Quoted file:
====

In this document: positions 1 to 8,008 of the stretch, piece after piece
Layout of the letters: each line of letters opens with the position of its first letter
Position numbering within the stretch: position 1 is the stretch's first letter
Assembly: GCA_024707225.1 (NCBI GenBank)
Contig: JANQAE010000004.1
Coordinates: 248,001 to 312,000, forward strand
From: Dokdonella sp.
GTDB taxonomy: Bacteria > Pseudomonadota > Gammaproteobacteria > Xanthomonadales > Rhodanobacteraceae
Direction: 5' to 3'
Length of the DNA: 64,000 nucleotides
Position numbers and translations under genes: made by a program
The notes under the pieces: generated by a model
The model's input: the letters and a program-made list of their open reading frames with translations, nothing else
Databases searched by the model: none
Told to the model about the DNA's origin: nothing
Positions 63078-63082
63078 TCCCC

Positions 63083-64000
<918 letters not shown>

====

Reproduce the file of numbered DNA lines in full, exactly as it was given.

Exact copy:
In this document: positions 1 to 8,008 of the stretch, piece after piece
Layout of the letters: each line of letters opens with the position of its first letter
Position numbering within the stretch: position 1 is the stretch's first letter
Assembly: GCA_024707225.1 (NCBI GenBank)
Contig: JANQAE010000004.1
Coordinates: 248,001 to 312,000, forward strand
From: Dokdonella sp.
GTDB taxonomy: Bacteria > Pseudomonadota > Gammaproteobacteria > Xanthomonadales > Rhodanobacteraceae
Direction: 5' to 3'
Length of the DNA: 64,000 nucleotides
Position numbers and translations under genes: made by a program
The notes under the pieces: generated by a model
The model's input: the letters and a program-made list of their open reading frames with translations, nothing else
Databases searched by the model: none
Told to the model about the DNA's origin: nothing
Positions 63078-63082
63078 TCCCC

Positions 63083-64000
<918 letters not shown>